Primary care in psychiatry residency training

Research output: Contribution to journalArticlepeer-review

8 Scopus citations


The author summarizes patient perspectives and government initiatives that have fostered closer medicine-psychiatry cooperation and more comprehensive treatment of patients. Despite the growing numbers of people requiring more formal mental health care, most patients are being treated by primary health care providers. This trend will continue as long as there is a decline in the number of medical students entering psychiatry. The author summarizes several general principles that psychiatry residency program directors should consider in designing primary care experiences for their residents and for medical students rotating on their services: longitudinal primary care experiences in organized medical care settings, training in basic medical principles and techniques, and instruction in the biopsychosocial model of disease. The author also recommends three specific training experiences for psychiatry residents that would enhance their ability to provide more effective mental health services to primary care physicians and their patients: consultation psychiatry, primary mental health care, and general psychiatry. The author concludes that medical students, throught their contact with primary care-oriented psuchiatry residency programs, would be more attracted to psychiatry as a specialty choice and that residents, upon completion of training, would be more inclined to practice in primary care settings.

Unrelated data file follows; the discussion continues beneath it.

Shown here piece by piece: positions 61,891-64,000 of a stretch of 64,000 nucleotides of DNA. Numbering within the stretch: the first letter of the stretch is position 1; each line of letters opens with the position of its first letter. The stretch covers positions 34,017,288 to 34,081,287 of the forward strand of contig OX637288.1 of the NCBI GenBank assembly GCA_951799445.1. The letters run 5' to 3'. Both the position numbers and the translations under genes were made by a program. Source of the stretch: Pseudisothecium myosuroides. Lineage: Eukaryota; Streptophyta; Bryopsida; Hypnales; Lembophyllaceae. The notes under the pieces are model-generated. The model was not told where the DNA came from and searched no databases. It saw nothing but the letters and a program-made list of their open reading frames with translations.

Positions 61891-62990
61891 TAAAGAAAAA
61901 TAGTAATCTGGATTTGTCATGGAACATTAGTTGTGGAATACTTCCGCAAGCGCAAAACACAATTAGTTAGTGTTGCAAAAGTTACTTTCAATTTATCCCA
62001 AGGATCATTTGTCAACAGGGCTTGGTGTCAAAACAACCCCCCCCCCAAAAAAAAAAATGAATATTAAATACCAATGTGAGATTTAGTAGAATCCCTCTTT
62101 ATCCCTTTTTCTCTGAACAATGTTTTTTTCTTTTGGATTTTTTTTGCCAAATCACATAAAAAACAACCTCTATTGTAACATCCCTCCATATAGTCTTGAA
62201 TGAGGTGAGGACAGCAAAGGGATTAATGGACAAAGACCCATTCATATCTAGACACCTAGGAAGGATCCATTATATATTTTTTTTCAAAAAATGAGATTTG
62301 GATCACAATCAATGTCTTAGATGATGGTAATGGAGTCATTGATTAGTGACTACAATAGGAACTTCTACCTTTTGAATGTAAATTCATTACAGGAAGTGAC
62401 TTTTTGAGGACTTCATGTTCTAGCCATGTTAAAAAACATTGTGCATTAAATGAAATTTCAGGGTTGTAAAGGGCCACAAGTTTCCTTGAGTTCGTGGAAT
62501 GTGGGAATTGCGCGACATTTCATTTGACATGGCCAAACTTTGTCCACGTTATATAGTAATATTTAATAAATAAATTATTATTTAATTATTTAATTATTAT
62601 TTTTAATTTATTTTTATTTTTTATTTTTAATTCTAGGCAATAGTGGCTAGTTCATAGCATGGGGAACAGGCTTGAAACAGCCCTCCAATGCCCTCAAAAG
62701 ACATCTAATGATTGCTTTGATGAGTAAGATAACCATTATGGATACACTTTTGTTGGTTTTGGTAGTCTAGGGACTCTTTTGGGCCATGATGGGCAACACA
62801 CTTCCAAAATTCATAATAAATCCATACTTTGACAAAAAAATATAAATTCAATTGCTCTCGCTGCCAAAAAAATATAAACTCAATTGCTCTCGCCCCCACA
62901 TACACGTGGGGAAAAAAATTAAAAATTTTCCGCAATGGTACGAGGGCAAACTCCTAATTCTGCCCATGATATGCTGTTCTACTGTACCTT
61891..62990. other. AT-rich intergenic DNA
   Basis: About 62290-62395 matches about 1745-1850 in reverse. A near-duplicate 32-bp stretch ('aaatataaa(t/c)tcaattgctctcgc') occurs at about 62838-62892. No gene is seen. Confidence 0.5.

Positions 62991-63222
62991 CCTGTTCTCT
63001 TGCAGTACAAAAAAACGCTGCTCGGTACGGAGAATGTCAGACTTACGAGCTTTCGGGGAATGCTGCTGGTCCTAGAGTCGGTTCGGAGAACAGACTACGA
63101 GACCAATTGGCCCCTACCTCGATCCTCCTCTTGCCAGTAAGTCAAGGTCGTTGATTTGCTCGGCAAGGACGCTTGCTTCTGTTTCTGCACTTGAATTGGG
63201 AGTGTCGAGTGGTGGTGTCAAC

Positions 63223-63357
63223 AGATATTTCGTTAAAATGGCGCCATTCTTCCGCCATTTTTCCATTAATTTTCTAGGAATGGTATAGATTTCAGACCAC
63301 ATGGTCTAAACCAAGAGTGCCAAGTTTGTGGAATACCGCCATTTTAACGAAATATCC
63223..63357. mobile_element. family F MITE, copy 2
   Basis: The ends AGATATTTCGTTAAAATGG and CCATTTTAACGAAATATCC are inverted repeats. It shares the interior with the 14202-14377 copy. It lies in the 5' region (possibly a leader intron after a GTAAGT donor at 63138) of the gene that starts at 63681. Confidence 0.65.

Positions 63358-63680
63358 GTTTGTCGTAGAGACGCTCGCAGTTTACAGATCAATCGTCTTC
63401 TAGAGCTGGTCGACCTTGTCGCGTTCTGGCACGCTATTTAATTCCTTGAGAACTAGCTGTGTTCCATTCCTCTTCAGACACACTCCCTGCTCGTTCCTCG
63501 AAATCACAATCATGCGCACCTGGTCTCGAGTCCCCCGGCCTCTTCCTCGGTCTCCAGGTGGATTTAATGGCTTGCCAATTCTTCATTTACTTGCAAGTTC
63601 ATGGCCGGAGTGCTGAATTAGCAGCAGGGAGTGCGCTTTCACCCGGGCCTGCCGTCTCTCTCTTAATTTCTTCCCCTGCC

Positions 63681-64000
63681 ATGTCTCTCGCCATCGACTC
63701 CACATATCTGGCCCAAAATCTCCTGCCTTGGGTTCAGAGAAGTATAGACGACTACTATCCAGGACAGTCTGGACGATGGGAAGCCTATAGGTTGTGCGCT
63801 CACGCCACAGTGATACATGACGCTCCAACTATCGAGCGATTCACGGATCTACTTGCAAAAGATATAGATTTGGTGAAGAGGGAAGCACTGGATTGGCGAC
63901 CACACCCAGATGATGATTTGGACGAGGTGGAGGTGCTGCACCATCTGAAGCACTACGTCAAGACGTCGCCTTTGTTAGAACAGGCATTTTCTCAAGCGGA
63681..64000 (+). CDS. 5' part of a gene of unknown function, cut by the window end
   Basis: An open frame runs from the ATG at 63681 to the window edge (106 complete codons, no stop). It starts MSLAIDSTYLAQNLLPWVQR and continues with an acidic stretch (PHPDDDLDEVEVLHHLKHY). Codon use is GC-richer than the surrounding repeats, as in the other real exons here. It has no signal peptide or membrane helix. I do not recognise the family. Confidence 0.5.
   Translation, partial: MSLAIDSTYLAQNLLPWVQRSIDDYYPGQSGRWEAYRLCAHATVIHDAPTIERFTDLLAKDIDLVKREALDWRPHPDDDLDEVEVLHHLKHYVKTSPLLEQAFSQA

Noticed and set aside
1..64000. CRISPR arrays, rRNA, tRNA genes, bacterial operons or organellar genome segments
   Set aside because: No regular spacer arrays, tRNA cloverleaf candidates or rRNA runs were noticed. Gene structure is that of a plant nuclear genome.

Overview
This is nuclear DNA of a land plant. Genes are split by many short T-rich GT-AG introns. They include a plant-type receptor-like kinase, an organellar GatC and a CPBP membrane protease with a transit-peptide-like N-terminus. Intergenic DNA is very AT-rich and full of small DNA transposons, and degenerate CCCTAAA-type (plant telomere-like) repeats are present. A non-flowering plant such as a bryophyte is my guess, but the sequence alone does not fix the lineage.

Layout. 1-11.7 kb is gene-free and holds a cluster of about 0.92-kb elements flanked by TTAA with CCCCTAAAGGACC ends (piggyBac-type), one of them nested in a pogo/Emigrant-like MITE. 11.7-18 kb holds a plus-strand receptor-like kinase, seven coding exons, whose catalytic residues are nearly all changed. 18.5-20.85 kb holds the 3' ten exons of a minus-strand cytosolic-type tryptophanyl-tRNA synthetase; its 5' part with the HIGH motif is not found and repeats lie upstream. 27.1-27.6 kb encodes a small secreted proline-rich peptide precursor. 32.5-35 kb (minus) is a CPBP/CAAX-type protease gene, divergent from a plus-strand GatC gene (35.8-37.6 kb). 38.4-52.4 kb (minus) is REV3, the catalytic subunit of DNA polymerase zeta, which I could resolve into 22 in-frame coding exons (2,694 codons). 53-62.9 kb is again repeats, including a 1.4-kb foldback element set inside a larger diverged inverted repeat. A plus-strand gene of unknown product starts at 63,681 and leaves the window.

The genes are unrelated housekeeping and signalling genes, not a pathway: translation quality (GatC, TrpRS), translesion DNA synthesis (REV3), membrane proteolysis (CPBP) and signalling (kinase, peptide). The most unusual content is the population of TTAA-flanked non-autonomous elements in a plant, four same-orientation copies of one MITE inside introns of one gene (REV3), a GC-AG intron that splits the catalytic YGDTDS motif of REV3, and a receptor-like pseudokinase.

Original languageEnglish (US)
Pages (from-to)148-155
Number of pages8
JournalGeneral Hospital Psychiatry
Issue number2
StatePublished - 1980
Externally publishedYes

ASJC Scopus subject areas

  • Medicine(all)
  • Emergency Medicine
  • Psychiatry and Mental health


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